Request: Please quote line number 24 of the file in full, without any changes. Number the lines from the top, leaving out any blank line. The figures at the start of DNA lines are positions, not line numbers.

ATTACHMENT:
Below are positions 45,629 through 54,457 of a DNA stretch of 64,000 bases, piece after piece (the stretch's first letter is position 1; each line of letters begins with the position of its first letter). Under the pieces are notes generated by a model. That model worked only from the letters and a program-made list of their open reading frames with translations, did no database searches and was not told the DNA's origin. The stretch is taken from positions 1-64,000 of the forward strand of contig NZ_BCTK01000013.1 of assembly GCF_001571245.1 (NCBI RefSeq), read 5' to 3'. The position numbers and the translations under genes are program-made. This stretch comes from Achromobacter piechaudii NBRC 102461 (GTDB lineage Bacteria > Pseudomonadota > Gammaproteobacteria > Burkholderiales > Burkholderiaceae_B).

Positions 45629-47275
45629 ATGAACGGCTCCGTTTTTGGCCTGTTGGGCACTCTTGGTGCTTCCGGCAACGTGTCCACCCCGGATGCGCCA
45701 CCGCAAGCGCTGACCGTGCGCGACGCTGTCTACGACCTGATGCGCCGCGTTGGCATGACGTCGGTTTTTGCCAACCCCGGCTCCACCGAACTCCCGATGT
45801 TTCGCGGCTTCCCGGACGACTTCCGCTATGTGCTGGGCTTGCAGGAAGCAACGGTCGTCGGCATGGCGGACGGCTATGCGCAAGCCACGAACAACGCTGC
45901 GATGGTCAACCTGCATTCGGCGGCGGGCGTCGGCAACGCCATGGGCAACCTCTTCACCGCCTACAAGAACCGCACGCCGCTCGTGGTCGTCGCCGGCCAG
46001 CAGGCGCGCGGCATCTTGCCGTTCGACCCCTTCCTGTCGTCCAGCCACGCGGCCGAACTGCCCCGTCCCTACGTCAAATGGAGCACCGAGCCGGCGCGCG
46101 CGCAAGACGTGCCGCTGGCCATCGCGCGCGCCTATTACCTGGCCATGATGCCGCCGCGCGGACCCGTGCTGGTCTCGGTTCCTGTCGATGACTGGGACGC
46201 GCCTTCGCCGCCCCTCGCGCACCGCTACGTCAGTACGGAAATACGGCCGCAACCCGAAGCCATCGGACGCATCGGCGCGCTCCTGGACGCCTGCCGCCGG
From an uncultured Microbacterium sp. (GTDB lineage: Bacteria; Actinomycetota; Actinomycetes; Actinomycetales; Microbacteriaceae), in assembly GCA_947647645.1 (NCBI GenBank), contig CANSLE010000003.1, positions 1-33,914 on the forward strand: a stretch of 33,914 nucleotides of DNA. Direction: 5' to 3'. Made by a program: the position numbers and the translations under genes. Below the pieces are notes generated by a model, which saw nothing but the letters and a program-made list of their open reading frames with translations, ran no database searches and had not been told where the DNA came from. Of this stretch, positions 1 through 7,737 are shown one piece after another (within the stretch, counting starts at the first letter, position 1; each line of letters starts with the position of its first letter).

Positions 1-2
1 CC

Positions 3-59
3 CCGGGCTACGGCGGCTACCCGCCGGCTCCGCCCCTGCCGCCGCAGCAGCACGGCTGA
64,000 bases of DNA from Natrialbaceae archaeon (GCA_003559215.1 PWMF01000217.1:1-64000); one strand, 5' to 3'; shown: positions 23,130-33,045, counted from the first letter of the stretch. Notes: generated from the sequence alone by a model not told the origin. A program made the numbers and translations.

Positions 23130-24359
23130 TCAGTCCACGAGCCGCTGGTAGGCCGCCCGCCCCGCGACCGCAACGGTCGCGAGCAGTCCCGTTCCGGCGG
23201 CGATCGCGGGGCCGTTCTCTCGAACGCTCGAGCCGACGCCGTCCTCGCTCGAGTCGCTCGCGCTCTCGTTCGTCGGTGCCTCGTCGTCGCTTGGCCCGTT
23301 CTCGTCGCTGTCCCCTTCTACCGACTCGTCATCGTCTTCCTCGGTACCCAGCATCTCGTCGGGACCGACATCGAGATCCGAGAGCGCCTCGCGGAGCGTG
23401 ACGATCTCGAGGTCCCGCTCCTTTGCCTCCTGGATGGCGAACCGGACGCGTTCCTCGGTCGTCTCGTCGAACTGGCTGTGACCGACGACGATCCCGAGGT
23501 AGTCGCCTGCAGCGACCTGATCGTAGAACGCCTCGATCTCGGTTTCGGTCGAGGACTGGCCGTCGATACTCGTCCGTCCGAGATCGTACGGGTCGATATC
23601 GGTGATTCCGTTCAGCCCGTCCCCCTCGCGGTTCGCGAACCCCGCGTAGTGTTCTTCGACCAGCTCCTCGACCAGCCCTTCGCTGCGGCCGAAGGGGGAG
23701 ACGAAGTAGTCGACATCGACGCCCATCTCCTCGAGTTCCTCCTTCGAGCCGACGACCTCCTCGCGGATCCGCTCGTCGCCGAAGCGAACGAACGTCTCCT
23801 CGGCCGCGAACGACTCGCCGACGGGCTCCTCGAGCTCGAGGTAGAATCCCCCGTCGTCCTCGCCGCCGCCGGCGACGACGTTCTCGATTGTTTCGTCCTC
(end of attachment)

23801 CGGCCGCGAACGACTCGCCGACGGGCTCCTCGAGCTCGAGGTAGAATCCCCCGTCGTCCTCGCCGCCGCCGGCGACGACGTTCTCGATTGTTTCGTCCTC